Evaluation of headspace-gas chromatography/mass spectrometry for the analysis of benzene in vitamin C drinks; pitfalls of headspace in benzene detection

Hyun Kyoung Ju, Jeong Hill Park, Sung Won Kwon

Research output: Contribution to journalArticle

7 Scopus citations


Recently, there have been reports regarding the presence of benzene in vitamin C drinks. This is caused by sodium benzoate and ascorbic acid (vitamin C), which can react together to induce benzene formation. While the headspace gas chromatography method is well known for the detection of benzene, there could be pitfalls in the process of benzene extraction. This study was performed to check if benzene could be generated under high-temperature incubation conditions. As a result, the amount of benzene detected by headspace-gas chromatography/mass spectrometry (HSGC/MS) was affected by temperature changes. As the temperature of the sample vial was increased, newly generated benzene from the headspace also increased, causing false-positive determination of benzene. Although 80°C is generally accepted for the temperature of headspace sample vials, lower temperatures, such as 40°C, minimize the false-positive identification of benzene. Considering that this minimization allows benzene to be quantified at around 5 ppb, this lower temperature should definitely be considered since benzene, which is formed in sodium benzoate, can appear in vitamin C drinks under certain circumstances. The proposed analysis method of benzene in vitamin C drinks by HSGC/MS at 40°C is an accurate and universal method for the monitoring of benzene without false-positive identification.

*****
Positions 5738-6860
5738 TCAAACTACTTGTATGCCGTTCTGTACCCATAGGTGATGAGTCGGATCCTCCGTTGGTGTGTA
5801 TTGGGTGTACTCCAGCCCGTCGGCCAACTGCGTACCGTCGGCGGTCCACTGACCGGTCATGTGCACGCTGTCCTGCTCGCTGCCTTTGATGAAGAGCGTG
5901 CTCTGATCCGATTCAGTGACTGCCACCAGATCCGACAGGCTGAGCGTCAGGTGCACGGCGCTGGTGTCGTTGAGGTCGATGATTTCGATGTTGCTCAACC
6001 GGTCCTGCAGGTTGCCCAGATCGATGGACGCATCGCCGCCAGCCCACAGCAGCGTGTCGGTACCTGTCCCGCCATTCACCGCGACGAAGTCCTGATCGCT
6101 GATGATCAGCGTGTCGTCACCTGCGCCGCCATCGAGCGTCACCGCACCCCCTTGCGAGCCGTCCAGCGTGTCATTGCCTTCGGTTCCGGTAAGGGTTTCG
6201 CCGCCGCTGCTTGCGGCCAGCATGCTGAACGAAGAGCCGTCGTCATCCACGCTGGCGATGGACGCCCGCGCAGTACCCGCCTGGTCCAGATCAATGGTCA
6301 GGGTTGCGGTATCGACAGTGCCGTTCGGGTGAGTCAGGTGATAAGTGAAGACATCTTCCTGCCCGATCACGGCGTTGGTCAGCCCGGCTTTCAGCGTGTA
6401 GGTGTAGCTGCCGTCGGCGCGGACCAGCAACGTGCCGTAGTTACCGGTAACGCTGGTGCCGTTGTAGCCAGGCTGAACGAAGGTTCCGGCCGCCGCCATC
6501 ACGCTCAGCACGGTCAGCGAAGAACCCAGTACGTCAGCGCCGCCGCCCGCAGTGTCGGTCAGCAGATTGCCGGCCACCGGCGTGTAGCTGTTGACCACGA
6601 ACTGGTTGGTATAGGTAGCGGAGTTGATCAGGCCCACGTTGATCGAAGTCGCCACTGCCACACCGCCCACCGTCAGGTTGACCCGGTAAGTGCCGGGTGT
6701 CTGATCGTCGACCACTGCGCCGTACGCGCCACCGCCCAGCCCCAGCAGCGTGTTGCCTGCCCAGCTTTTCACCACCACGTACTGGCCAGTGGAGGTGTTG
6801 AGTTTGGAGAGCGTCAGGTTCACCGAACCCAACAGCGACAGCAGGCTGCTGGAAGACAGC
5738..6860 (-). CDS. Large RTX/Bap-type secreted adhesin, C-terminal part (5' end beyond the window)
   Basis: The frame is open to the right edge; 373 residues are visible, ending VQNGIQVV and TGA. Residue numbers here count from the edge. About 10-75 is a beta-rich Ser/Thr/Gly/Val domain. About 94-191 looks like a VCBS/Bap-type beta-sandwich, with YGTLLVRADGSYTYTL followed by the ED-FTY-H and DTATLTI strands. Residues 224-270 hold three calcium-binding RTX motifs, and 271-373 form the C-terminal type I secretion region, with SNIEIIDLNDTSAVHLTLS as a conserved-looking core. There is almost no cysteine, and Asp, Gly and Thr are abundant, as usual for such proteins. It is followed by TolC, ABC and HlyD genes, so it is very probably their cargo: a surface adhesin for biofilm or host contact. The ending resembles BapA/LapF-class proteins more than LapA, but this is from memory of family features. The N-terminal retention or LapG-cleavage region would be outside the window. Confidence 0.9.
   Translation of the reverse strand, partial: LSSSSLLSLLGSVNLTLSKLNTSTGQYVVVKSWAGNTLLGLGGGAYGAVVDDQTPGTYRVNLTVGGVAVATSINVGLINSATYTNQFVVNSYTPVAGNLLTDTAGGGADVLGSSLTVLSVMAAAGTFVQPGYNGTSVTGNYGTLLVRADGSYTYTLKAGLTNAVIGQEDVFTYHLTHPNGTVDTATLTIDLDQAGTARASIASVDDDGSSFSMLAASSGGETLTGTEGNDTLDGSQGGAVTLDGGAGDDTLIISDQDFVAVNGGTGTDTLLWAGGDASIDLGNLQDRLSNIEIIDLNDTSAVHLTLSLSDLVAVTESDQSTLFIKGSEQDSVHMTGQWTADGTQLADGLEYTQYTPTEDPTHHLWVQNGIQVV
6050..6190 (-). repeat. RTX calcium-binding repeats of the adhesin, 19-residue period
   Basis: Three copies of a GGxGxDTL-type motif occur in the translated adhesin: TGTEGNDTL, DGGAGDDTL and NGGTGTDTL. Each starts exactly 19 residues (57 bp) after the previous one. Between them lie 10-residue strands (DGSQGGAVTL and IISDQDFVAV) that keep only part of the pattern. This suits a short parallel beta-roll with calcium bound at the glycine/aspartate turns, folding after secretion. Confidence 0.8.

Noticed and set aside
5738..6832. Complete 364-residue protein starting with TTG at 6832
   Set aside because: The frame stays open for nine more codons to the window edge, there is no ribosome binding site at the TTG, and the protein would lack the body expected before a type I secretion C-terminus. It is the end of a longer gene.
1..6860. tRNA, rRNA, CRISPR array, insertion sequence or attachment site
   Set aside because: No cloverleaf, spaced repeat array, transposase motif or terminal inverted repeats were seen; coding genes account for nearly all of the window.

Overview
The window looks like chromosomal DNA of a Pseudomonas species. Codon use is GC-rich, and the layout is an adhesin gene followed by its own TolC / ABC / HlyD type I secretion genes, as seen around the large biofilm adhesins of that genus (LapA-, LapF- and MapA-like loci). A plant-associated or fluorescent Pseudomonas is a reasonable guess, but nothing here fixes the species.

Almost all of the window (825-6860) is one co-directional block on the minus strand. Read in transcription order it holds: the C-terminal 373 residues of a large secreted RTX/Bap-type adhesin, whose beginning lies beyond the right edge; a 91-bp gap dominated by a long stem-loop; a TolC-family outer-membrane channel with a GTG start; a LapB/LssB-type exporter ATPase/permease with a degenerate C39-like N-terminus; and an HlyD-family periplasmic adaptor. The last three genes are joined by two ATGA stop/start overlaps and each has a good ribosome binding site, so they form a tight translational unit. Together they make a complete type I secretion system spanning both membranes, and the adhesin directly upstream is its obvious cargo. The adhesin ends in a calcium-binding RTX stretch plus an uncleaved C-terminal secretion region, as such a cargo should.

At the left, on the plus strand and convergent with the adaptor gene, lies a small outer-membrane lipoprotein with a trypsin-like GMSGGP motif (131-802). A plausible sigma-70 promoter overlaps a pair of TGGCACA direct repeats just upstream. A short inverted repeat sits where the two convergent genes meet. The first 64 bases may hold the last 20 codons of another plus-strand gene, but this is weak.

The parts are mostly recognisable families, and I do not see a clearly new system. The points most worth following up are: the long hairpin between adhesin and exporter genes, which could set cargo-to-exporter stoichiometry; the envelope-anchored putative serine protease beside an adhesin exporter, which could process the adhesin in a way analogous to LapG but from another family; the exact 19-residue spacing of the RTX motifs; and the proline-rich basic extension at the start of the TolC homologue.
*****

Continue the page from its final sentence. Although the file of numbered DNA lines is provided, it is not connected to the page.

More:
Original languageEnglish (US)
Pages (from-to)900-905
Number of pages6
JournalBiomedical Chromatography
Issue number8
Publication statusPublished - Aug 2008



  • Benzene
  • Gas chromatography
  • Headspace
  • Mass spectrometry
  • Vitamin C drinks

ASJC Scopus subject areas

  • Analytical Chemistry
  • Clinical Biochemistry
  • Biochemistry, Genetics and Molecular Biology(all)
  • Biochemistry
  • Pharmacology

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